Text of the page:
Nigerians on Monday braved the odds to stage an anti-government protest that resonated across major cities of the country. They agitated for better living conditions for the citizens.
Tagged ‘One Voice Nigeria’, the IStandWithNigeria and #EnoughIsEnough campaign, which began on a low key due to the conflicting reports of police’s advice against the much-publicised protest, later gained momentum.
The protest was greeted with intimidating security presence across the states, particularly at the National Stadium and the National Theatre, both in Surulere, Lagos State.
The rallies indicate Nigerians’ growing impatience with the current administration that has failed to improve the economy and lot of the citizens almost two years after coming to power.
But at the Federal Capital Territory in Abuja, another group of protesters who are in support of President Muhammadu Buhari, gathered at the Unity Park, to counter the anti-government protest, which also took place at the same venue, before both groups marched to the Presidential Villa.
Despite the opposition to the procession by the police, over 100 youths marched along the Shehu Shagari Way, Central Business District chanting protest songs. The youths mostly dressed in different shades of green and carrying placards and banners with various inscriptions, caused traffic gridlock on the busy road, while a Department of State Services (DSS) team in a patrol van was seen providing security for the protesters.
The pro-government group said it was out to sensitise the populace to the achievements of the All Progressives Congress (APC) government. But Prof. Chidi Odikalu, former chairman of the Human Rights Commission, who is on the side of those protesting against the current economic situation, said he was at the Unity Fountain to demand good governance.
In Benin, Edo State capital, youths also took to the streets to decry what they described as ‘biting hunger’ owing to alleged bad government policies.
Members of the group marched to the secretariat of the state chapter of the Nigeria Union of Journalists (NUJ), under the aegis of Concerned Youth Leaders, carrying placards with various inscriptions which read: ‘Give Us Jobs’, ‘What happened to Our Economy?’ ‘Where is the change we voted for?’ ‘Rescue Us from Recession’ and ‘Stop Herdsmen Attack’, among others.
The Spokesperson for the group, Dr. Carl Oshodin, said the growing hunger occasioned by bad government policies had pauperised many Nigerians with no hope in sight to revamp the economy.
The Lagos protest, which commenced around 8:30a.m. at the National Stadium, ended around 12:20p.m. with a march to the National Theatre, which according to the organisers “are two national icons that epitomise our decline as a nation.”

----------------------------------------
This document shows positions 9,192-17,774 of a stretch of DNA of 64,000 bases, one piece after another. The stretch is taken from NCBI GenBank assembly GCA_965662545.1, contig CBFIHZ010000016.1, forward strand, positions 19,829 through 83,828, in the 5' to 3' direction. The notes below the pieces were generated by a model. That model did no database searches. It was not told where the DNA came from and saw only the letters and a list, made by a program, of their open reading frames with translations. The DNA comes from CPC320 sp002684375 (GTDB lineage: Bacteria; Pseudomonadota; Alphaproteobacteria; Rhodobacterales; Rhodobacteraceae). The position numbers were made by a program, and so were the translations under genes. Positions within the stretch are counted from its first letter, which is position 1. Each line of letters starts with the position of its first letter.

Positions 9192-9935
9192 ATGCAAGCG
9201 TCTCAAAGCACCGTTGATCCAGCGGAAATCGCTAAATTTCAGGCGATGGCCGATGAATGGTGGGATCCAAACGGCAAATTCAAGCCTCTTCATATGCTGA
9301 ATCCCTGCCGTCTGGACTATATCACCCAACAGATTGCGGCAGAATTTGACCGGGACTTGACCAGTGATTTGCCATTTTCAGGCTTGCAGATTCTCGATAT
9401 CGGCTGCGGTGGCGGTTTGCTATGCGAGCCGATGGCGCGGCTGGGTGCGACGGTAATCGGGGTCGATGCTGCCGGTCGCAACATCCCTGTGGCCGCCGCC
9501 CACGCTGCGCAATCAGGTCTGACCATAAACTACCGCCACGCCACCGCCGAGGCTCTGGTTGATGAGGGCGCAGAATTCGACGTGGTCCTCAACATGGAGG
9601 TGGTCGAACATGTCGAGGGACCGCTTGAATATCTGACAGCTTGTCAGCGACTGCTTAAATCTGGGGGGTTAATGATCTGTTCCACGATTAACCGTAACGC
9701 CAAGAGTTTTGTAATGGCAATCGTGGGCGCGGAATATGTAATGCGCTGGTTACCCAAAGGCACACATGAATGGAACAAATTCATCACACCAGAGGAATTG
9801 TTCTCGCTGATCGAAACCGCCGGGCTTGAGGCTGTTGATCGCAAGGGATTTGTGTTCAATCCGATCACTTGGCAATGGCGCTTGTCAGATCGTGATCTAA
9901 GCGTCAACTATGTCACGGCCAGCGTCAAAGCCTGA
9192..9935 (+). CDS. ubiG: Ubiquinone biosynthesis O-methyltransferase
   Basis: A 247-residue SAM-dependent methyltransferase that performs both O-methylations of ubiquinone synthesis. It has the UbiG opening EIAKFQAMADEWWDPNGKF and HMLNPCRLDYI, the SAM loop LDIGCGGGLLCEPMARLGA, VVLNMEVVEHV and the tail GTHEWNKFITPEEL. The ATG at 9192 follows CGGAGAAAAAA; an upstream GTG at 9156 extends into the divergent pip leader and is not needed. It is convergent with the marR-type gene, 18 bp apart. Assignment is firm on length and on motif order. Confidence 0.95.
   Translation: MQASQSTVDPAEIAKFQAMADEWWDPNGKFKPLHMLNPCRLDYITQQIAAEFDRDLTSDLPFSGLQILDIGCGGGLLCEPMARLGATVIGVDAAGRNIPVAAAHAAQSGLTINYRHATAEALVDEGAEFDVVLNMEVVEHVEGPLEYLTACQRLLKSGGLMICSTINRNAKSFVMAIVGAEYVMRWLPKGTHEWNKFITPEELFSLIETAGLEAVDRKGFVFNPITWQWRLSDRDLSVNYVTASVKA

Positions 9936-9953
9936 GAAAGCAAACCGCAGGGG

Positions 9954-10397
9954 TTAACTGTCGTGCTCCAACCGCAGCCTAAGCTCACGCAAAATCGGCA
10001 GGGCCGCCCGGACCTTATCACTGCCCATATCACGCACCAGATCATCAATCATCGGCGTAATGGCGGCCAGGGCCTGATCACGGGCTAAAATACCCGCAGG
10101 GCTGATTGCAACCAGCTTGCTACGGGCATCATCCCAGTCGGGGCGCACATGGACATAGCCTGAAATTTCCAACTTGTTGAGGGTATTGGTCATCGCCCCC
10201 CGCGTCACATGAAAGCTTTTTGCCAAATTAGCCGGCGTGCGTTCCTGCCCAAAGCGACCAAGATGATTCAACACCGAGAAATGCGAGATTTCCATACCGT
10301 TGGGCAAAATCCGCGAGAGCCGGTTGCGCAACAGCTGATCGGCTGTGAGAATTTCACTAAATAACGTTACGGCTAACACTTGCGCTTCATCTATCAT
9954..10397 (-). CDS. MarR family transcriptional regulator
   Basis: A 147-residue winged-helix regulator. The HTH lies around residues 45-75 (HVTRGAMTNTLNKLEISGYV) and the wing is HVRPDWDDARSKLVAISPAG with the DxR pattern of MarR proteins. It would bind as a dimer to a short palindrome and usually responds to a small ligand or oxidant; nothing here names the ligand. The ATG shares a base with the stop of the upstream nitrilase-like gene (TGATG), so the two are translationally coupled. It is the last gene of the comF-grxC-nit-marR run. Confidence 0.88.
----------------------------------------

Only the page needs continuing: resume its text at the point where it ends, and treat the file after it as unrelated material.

To many of the protesters, the low morale that greeted the heavily publicised rally was connected with the last-minute withdrawal from the planned protest of music star, Innocent Idibia, popularly known as TuFace.
That notwithstanding, celebrities like comedian Seyi Law, Charley Boy, publisher of Sahara Reporters, Omoyele Sowore, Executive Director of Paradigm Initiative Nigeria (PIN), Gbenga Sesan and founder, Campaign for Democracy, Dr. Joe Okei-Odumaki, were present.
As early as 6:00 a.m., policemen had blocked the entrance to the stadium but reopened it after people coming for their routine exercises revolted. The management of the stadium contacted the Commissioner of Police, Fatai Owoseni, who directed his men to reopen the stadium and concentrate on ensuring a peaceful protest.
Two Armoured Personnel Carriers (APCs) and over 20 patrol vehicles were deployed at the venues. Anti-riot policemen, operatives of the Rapid Response Squad (RRS) and officials of the Nigerian Security and Civil Defence Corps (NSCDC) were also seen at strategic locations.
At first, the early comers felt discouraged by the poor turnout, but as soon as Odumakin arrived with her entourage and band, the crowd became enlivened.
However, the excitement was short-lived as the Odumakin-led group marched their crew and headed towards the Freedom Park, Ojota, instead of the National Theatre. But other organisers marched towards them and both groups reunited midway before heading to the National Theatre at Iganmu.
They had placards with inscriptions such as ‘I will no longer be quiet’, ‘Invest in infrastructure, create jobs’; ‘People die daily from lack of basic and affordable healthcare’; ‘There can’t be a set of rules for the poor and another set for the rich’; ‘There’s enough in Nigeria for all of us to ‘chop belleful’’; ‘Food, medicine, everything is three times more expensive but salaries have not increased…”
“Two years ago, we elected a new government because the previous one was corrupt, but we don’t see any change, it’s even worse now. Everything is very expensive today: the price of food, the price of gasoline have increased. We suffer but politicians do not care,” one of the protesters, Elias Ozikpu, said.
Owoseni, who was on ground, said the heavy presence of policemen was for the maintenance of law and order. “We are here to ensure that there is no breakdown of law and order. The Nigeria Police is never brutal because the cardinal philosophy of the Inspector General of Police, Ibrahim Idris, is the respect of human rights of every citizen,” he said.
The protest extended across international borders, as Nigerians in the United Kingdom besieged the premises of the Nigerian High Commission in London to demand the appearance of President Muhammadu Buhari.
The protesters demanded audience with President Buhari for only five minutes after the presidency had insisted Buhari was not on admission in any London hospital but vacationing at the Nigerian High Commission.